Often I gave small amounts to people who were in immediate need, either to pay off small debts or to buy the necessary food. Undernourishment and even real starvation among many families were rife. The day-to-day workers often stayed unemployed for weeks. Then they would run up bills in the local grocery shops. After a certain level of debt had been reached, shopkeepers would refuse to help out, even if the family wanted to buy just food enough for one day. The food these people ate was the very, very minimum amount necessary for existence. Mostly it consisted of one meal a day, often made up of inferior grains, not even of rice or wheat.
In such cases as the above, small amounts really helped, either to save people from a real emergency or to help them towards securing a better future. In all cases I made a thorough examination, often asking seminarians to check out all the aspects personally. Whenever possible, I asked recipients to pay the money back to me as if it was an interest-free loan. In spite of the amount being rather small in general (one rupee was equivalent to 35 Dutch cents or 10 English pennies) in the course of the months it amounted to large sums.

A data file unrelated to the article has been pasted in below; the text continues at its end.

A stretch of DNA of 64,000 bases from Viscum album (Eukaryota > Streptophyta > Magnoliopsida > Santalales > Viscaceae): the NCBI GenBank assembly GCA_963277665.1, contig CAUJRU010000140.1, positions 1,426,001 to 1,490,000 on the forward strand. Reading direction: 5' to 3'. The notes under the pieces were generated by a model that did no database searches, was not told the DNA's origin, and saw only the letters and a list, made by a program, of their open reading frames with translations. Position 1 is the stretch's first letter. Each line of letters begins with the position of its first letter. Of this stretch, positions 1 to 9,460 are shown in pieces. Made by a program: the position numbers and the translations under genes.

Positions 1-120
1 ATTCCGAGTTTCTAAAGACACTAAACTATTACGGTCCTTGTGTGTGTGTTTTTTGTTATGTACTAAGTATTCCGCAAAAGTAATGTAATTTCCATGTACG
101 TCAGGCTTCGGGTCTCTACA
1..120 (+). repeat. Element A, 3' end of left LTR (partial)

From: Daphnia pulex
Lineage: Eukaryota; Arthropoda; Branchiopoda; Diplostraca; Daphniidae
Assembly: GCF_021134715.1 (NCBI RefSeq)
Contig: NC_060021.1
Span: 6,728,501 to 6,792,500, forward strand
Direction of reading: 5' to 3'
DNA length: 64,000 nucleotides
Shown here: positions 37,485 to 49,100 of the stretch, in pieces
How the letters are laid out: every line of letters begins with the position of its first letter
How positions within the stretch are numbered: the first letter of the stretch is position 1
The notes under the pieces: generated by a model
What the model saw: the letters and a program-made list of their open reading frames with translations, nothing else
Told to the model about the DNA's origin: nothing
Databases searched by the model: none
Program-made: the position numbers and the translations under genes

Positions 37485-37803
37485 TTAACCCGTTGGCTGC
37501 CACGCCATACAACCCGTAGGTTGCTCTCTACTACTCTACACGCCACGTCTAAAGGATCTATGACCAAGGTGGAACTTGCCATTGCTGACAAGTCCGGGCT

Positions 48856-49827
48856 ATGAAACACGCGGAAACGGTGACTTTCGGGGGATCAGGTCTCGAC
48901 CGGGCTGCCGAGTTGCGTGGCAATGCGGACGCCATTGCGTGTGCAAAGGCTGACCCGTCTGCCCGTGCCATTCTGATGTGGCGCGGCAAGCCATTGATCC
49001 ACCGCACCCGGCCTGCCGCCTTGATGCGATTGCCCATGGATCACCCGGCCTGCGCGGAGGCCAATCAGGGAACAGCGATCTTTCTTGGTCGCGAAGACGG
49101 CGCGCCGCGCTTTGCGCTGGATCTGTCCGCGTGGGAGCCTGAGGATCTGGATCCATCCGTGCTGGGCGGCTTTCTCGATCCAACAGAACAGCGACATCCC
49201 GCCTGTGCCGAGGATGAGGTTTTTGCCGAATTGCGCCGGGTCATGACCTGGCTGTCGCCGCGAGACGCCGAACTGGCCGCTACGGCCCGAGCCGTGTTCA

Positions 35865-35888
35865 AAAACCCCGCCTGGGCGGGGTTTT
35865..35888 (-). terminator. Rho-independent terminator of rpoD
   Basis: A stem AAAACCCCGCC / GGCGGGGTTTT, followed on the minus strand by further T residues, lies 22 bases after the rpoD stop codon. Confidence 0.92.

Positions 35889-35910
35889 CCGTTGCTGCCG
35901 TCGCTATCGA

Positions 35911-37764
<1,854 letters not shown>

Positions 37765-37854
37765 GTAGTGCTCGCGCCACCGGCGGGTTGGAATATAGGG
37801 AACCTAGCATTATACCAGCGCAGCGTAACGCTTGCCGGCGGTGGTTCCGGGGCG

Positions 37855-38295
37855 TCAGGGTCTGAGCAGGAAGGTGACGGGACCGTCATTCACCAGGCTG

I am also happy to report that this charity fund increased over the years because of the generosity of my family and friends. In the course of time, grants from it were focused mainly on helping children from poor backgrounds receive a good education. Thousands have been given a new start in life through this scheme. Some boys and girls were enabled to do higher studies and obtain degrees. One of them was ordained a priest.